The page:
Targeting a 5% cut in an aeroplane’s CO2 emissions by reducing wing friction, Airbus has successfully completed the maiden flight of its A340 laminar-flow “BLADE” test demonstrator aircraft. BLADE stands for “Breakthrough Laminar Aircraft Demonstrator in Europe” and is part of an EU-sponsored Clean Sky project to improve aviation’s ecological footprint.
The Airbus A340 used for the test — dubbed “Flight Lab” because it is the first aircraft in the world to combine a transonic laminar wing profile with a true internal primary structure — took off from the Tarbes aerodrome in southern France and flew for just over three and a half hours before landing at Airbus’ facilities in Toulouse Blagnac.
On the outside, the aircraft is fitted with two representative transonic laminar outer-wings that are intended to reduce wing friction by 50%; while inside the cabin a highly complex specialist flight-test-instrumentation (FTI) station has been installed.
The maiden flight marks the start of an Airbus programme to explore the wing’s characteristics in flight, according to Flight-Test Engineer Philippe Seve: “We began by opening the flight envelope to check that the aircraft was handled correctly. We achieved our objective to fly at the design Mach number, at a reasonable altitude and check everything was fine. We also checked that the FTI was working as expected, to identify further fine-tuning for the next flights.”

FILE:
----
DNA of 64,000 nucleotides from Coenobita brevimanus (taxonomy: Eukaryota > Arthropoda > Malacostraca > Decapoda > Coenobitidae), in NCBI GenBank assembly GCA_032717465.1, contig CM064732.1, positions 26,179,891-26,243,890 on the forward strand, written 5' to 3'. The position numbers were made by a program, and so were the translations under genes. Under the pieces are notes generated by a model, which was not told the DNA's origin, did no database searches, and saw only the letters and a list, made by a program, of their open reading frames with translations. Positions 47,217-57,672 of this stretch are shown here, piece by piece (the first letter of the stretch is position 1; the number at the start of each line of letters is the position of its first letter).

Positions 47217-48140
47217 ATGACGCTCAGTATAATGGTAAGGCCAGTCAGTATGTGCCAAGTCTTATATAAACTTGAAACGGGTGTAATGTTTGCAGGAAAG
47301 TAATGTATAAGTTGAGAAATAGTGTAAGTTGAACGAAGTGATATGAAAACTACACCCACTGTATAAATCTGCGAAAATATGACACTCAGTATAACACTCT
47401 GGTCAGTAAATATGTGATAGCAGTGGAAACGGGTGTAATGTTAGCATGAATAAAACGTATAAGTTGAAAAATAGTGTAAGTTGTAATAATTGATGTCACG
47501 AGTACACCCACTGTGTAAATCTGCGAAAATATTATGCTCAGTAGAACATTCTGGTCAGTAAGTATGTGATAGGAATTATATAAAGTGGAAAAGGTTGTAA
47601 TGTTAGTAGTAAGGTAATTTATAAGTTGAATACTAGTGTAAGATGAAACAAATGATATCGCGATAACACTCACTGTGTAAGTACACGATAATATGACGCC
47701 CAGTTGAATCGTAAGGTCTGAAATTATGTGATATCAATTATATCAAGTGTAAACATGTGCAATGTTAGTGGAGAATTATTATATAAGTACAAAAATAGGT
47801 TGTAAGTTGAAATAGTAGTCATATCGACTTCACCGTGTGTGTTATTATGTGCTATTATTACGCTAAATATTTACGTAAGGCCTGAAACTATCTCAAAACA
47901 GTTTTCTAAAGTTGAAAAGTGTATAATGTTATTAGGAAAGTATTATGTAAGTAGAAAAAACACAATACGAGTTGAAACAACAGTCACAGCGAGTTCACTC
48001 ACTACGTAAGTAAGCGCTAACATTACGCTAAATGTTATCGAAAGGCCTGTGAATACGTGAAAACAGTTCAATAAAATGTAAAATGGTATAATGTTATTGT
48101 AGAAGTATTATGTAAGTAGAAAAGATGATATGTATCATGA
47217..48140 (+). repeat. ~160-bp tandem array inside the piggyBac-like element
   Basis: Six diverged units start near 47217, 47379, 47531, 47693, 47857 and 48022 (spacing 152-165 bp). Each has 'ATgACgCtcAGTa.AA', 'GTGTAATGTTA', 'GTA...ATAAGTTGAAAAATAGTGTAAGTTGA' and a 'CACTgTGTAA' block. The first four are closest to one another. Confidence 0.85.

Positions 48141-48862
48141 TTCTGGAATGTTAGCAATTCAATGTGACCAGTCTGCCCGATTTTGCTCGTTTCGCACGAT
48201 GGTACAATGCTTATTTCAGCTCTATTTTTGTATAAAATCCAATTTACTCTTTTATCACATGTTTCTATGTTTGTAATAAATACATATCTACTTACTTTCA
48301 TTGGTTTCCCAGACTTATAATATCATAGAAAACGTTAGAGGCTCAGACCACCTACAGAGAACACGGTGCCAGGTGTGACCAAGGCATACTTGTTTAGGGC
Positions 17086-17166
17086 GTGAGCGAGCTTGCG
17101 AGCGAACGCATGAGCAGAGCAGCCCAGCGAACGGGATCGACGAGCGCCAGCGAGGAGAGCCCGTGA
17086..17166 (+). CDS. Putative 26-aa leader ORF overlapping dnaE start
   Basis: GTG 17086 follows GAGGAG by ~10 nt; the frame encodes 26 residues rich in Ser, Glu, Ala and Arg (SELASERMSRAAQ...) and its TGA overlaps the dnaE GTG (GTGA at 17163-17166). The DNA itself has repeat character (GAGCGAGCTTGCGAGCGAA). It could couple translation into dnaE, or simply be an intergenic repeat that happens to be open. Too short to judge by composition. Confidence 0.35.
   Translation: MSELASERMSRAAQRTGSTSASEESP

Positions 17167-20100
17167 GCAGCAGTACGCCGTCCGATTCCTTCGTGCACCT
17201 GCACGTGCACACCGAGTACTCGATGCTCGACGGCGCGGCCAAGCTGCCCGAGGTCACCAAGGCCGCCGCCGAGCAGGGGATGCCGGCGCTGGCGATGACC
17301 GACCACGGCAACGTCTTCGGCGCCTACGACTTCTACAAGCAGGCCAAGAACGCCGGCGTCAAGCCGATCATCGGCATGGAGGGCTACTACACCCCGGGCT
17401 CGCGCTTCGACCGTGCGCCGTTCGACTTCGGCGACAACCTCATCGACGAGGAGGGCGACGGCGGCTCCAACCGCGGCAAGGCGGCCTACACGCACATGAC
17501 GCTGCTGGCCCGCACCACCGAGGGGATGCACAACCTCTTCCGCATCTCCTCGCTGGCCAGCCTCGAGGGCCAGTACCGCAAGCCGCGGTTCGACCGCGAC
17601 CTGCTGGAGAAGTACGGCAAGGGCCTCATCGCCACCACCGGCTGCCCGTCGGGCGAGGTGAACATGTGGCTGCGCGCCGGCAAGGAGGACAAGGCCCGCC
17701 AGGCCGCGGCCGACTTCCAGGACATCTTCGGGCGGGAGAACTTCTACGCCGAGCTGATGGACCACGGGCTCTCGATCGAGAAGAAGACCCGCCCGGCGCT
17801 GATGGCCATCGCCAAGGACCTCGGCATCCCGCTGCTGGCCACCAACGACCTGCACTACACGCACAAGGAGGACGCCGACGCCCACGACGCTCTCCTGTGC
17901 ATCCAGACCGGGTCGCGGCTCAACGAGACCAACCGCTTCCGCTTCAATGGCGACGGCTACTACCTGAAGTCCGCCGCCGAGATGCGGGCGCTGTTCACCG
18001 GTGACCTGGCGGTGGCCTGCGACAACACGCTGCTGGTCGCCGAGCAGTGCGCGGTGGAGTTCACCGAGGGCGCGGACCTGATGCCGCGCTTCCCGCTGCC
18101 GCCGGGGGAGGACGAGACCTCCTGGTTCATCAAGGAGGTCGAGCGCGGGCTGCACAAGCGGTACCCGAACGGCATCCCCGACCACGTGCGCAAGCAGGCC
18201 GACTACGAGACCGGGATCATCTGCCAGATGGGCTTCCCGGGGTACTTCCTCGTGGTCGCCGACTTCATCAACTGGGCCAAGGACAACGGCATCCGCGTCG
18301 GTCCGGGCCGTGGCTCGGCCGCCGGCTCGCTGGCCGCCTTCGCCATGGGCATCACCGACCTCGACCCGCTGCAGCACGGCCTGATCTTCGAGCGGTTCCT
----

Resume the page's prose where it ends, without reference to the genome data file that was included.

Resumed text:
The highly modified A340-300 test-bed aircraft has been developed over the course of 16 months by an Airbus team in Tarbes, with the support of numerous industrial partners across Europe.
Initially, a small team of 10 specially trained pilots, test engineers and flight test engineers had prepared for the milestone for several months, spending time in a simulator and familiarising themselves with the FTI systems to be installed on the Airbus flight-test aircraft. In all some 70 people performed the FTI installation inside the aircraft, while teams from Bremen, Germany, and Broughton, UK, worked on the outer wings, with a team from Stade Germany, installing a pod containing infrared cameras on the fin.
Breaking new ground for Airbus, the wings feature hundreds of points to measure the waviness of the surface, which will help Airbus’ engineers ascertain its influence on the laminarity. Other “firsts” are the use of infrared cameras inside the pod to measure wing temperature and an acoustic generator that measures the influence of acoustics on laminarity. In addition, there is also an innovative reflectometry system, which measures overall deformation in real-time during flight.
A key goal of Blade is to be able to measure the tolerances and imperfections, which can be present and still sustain laminarity. To this end, Airbus will simulate every type of imperfection in a controlled manner, so that at the end of the campaign the tolerances for building a laminar wing will be fully known. The flight Lab will perform around 150 flight hours in the coming months.